With an oddly coherent one-two punch of homey Canadian sensibility and electrifying Broadway wit, Come From Away has come to town. Written by Irene Sankoff and David Hein, the musical has taken the musical world by a storm, wooing New Yorkers and out-of-towners like Justin Trudeau alike.

The New York Times dubs the musical “the catharsis we need in this American moment,” and it is not wrong, for Come From Away manages to lift us out of our modern political turmoil and transport us back to a time of astounding unity — albeit one that was extremely sobering. It takes place during the week after the September 11th attacks, in a remote Canadian town called Gander where 38 airplanes had to land unexpectedly after U.S. airspace shut down. A humanitarian crisis arises at the outset of the show: aboard these planes sit 7,000 people — a number equal to the town’s entire population — all of whom desperately need food, water, medication, and shelter. The musical captures a miraculous display of humanity in which the townspeople all come together, abandoning their personal responsibilities to spend an entire week tirelessly feeding, housing, clothing, and entertaining the passengers. As the small-town locals intermingle with these “Come-From-Awayers” from more than a hundred different countries, we lament that it takes such sadness to make people come together and celebrate life.

The cast of "Come From Away", Photo by Matthew Murphy, 2016

Particularly noteworthy is the musical’s ability to highlight the ways in which people of different identities experience their time in Gander. A gay couple, for example, initially feels the need to hide any trace of romance from potentially conservative locals and fellow visitors, but soon enough they find that everyone around them accepts them as they are. One of the pilots involved was actually the first-ever female captain in American history, and she spends the time in Gander ruminating about the last time she was not allowed to fly: when the all-male captains of her youth told her she was not fit for the skies. A Muslim chef experiences the most persistent intolerance, however, as some members of the group associate his religion with the terrorist attack and therefore do not want him to help out with the food preparation despite his expertise. These individual stories of hardship, and sometimes triumph, form a mosaic of humankind that could not stand out more from — or yet fit better into — the backdrop of Gander.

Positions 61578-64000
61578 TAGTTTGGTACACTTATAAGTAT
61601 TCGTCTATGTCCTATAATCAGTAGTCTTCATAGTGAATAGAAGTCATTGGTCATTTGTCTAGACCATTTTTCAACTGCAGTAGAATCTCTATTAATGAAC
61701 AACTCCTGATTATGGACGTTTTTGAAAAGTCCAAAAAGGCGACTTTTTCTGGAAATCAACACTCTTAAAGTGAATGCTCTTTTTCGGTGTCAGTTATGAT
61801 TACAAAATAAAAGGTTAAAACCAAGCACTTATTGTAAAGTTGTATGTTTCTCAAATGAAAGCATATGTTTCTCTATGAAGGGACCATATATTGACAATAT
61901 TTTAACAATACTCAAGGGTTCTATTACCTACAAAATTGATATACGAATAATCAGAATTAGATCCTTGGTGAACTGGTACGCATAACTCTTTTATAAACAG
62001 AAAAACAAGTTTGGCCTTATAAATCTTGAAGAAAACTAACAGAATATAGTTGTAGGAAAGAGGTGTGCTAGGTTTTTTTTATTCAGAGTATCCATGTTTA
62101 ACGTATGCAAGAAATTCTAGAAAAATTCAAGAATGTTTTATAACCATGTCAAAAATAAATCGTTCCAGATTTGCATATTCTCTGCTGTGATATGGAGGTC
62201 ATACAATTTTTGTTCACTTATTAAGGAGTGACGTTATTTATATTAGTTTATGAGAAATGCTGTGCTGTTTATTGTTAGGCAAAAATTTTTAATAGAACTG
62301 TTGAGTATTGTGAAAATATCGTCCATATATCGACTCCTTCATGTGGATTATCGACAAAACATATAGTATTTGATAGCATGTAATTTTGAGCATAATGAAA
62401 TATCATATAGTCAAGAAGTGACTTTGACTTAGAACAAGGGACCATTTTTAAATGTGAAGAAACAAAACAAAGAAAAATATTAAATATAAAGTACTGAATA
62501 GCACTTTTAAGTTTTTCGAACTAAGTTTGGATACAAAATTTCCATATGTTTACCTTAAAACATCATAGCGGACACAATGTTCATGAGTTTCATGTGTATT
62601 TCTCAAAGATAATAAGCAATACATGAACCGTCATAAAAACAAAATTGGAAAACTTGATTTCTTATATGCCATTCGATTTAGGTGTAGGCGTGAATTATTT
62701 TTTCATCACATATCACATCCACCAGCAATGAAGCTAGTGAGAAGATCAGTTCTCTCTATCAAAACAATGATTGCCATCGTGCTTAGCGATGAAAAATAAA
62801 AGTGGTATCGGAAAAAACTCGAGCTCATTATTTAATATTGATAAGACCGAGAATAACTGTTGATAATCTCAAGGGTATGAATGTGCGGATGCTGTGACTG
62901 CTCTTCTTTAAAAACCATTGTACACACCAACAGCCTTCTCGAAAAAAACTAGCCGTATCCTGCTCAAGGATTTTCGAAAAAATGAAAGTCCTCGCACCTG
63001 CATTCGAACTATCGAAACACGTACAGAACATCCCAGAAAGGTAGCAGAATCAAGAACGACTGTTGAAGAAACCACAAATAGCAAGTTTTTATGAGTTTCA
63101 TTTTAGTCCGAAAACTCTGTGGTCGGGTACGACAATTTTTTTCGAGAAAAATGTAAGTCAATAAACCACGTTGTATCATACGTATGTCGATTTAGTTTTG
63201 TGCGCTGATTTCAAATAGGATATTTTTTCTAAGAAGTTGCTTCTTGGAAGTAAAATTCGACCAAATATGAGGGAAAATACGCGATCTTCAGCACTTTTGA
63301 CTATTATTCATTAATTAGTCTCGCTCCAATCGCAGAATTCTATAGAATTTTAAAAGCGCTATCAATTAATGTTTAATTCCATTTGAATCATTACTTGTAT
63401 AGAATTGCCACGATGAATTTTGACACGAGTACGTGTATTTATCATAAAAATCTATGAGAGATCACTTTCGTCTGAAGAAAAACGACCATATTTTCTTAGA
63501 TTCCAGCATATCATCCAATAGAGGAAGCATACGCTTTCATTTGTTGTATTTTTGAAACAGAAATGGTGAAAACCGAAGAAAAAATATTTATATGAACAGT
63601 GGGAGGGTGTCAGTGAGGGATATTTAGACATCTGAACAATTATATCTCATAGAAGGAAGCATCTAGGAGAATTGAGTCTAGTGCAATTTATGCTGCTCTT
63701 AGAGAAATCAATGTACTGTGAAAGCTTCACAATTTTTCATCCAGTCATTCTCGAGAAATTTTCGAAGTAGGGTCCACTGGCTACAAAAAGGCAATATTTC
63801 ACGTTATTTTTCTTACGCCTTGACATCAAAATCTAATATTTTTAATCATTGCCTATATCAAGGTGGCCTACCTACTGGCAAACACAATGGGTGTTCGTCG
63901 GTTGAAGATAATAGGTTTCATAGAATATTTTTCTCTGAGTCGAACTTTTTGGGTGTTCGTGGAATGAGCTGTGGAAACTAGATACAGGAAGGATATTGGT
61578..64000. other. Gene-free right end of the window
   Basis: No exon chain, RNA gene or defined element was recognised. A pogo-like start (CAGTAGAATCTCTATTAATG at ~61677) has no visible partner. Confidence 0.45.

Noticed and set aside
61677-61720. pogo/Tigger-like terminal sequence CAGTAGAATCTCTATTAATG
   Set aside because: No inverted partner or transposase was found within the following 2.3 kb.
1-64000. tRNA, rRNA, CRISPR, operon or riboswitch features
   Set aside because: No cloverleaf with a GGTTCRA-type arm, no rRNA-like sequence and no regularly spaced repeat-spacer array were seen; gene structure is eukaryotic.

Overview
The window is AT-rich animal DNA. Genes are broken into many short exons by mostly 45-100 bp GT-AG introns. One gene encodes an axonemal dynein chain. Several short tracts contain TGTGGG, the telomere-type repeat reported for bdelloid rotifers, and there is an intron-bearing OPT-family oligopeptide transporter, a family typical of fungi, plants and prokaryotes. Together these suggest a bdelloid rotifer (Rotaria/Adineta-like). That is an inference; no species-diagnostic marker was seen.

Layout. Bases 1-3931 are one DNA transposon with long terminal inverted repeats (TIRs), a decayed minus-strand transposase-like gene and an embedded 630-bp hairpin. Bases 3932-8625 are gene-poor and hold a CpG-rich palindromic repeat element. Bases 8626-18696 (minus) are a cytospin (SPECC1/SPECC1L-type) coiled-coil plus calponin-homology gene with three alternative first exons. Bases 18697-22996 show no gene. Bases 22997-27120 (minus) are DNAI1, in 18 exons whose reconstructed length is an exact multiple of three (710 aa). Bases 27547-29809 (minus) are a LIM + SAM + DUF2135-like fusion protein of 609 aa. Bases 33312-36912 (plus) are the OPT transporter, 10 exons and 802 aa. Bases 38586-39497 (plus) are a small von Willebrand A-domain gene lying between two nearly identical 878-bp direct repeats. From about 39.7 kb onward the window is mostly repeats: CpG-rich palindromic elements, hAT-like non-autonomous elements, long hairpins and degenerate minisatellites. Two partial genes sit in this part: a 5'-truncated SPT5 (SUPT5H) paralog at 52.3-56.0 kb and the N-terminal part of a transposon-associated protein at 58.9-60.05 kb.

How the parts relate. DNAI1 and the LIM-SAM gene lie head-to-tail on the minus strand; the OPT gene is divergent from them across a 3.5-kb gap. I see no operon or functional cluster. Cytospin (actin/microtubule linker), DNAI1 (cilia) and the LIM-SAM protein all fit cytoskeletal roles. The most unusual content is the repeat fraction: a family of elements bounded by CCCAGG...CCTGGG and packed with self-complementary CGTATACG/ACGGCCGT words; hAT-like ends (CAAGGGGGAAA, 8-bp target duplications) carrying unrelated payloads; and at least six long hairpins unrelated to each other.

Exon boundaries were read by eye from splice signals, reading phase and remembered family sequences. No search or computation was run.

The space itself was a reflection of this mosaic superimposed upon rurality. For the musical, Gerald Schoenfeld Theater transformed into small-town Newfoundland, with thickets of evergreens bracketing the stage like the dense forest that frames rural Gander. On the stage itself, a rotating surface showcases each character from multiple angles, amplifying their individuality even during moments of solemn stillness.

The music served as the driving force behind this recurring paradigm of unification through individuality. The cast shone as a single entity in numbers such as “Welcome To The Rock,” while standouts like “Me And The Sky” sculpted the emphatically different characters in all of their joy, ambition, and desolation.

A grippingly beautiful take on a bleak moment in history, Come From Away is a must-see contemplation of what we can do in our darkest hours when we come together. Those who seek a fantastic feel-good musical that does not gloss over the trials of life should hasten to see it.

Tickets to Come From Away can be purchased here. For more information on how to get rush tickets to the show, message LionBot “How can I get rush tickets to Come From Away?”

Photo Courtesy of Joan Marcus.

Currently out on Broadway is August Wilson’s Jitney. This play is an intricate, multidimensional story about cab (jitney) drivers in 1977 and their worlds colliding after their jobs are threatened. Jitney encompasses the human struggle to deal with family, success, and love. Through extremely complex characters, Wilson creates a narrative that highlights themes of generational differences, failing your parents, and creating a better life for yourself. Below is an interview with cast member and actor Keith Randolph Smith, who plays Doub in the show. 

Photo Courtesy of jitneybroadway.com.

Photo Courtesy of jitneybroadway.com.

What is the role of August Wilson’s work in today’s society? Especially since Jitney is on Broadway now and Fences is in theaters.

This is an opinion, but August plays a part in expressing culture. He is a storyteller and poet. He has a poet’s ear for language and distilling feelings and thought into a rhythmic miracle language that is truly showing the dignity that these characters have. It allows people in the culture to recognize themselves and their parents, uncles, etc. It also allows people not within the culture to witness conversations and modes of behavior and topics that they wouldn’t be privy to. His work is a chance to share the culture of African Americans. Wilson had love for his characters and gave them such dignity in going about their daily lives.

This is the first time Jitney is on Broadway – why is now a good time?